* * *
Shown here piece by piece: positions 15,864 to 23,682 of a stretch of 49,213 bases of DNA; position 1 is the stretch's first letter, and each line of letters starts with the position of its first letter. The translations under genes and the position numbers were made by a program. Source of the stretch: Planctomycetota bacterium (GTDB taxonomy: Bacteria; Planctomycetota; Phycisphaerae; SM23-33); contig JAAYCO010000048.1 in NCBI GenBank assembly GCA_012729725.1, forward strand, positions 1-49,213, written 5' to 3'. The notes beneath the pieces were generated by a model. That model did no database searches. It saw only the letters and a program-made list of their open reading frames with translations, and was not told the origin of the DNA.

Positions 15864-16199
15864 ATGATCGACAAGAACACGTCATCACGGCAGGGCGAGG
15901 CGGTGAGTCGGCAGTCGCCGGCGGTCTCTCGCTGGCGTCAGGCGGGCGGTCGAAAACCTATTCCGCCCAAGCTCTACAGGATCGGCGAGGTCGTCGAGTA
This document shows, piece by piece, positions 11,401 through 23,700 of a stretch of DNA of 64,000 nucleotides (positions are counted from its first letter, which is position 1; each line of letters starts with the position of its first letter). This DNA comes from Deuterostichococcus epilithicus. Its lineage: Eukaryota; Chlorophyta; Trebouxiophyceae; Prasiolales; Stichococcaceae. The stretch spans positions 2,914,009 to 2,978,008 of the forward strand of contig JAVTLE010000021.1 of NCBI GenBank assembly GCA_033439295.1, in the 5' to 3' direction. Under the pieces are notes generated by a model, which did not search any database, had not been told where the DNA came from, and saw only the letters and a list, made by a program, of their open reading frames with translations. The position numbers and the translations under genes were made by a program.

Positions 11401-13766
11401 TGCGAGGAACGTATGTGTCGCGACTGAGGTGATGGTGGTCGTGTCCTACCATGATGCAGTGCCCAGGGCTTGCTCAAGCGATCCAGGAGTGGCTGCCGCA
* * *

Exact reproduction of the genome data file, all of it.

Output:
Shown here piece by piece: positions 15,864 to 23,682 of a stretch of 49,213 bases of DNA; position 1 is the stretch's first letter, and each line of letters starts with the position of its first letter. The translations under genes and the position numbers were made by a program. Source of the stretch: Planctomycetota bacterium (GTDB taxonomy: Bacteria; Planctomycetota; Phycisphaerae; SM23-33); contig JAAYCO010000048.1 in NCBI GenBank assembly GCA_012729725.1, forward strand, positions 1-49,213, written 5' to 3'. The notes beneath the pieces were generated by a model. That model did no database searches. It saw only the letters and a program-made list of their open reading frames with translations, and was not told the origin of the DNA.

Positions 15864-16199
15864 ATGATCGACAAGAACACGTCATCACGGCAGGGCGAGG
15901 CGGTGAGTCGGCAGTCGCCGGCGGTCTCTCGCTGGCGTCAGGCGGGCGGTCGAAAACCTATTCCGCCCAAGCTCTACAGGATCGGCGAGGTCGTCGAGTA
This document shows, piece by piece, positions 11,401 through 23,700 of a stretch of DNA of 64,000 nucleotides (positions are counted from its first letter, which is position 1; each line of letters starts with the position of its first letter). This DNA comes from Deuterostichococcus epilithicus. Its lineage: Eukaryota; Chlorophyta; Trebouxiophyceae; Prasiolales; Stichococcaceae. The stretch spans positions 2,914,009 to 2,978,008 of the forward strand of contig JAVTLE010000021.1 of NCBI GenBank assembly GCA_033439295.1, in the 5' to 3' direction. Under the pieces are notes generated by a model, which did not search any database, had not been told where the DNA came from, and saw only the letters and a list, made by a program, of their open reading frames with translations. The position numbers and the translations under genes were made by a program.

Positions 11401-13766
11401 TGCGAGGAACGTATGTGTCGCGACTGAGGTGATGGTGGTCGTGTCCTACCATGATGCAGTGCCCAGGGCTTGCTCAAGCGATCCAGGAGTGGCTGCCGCA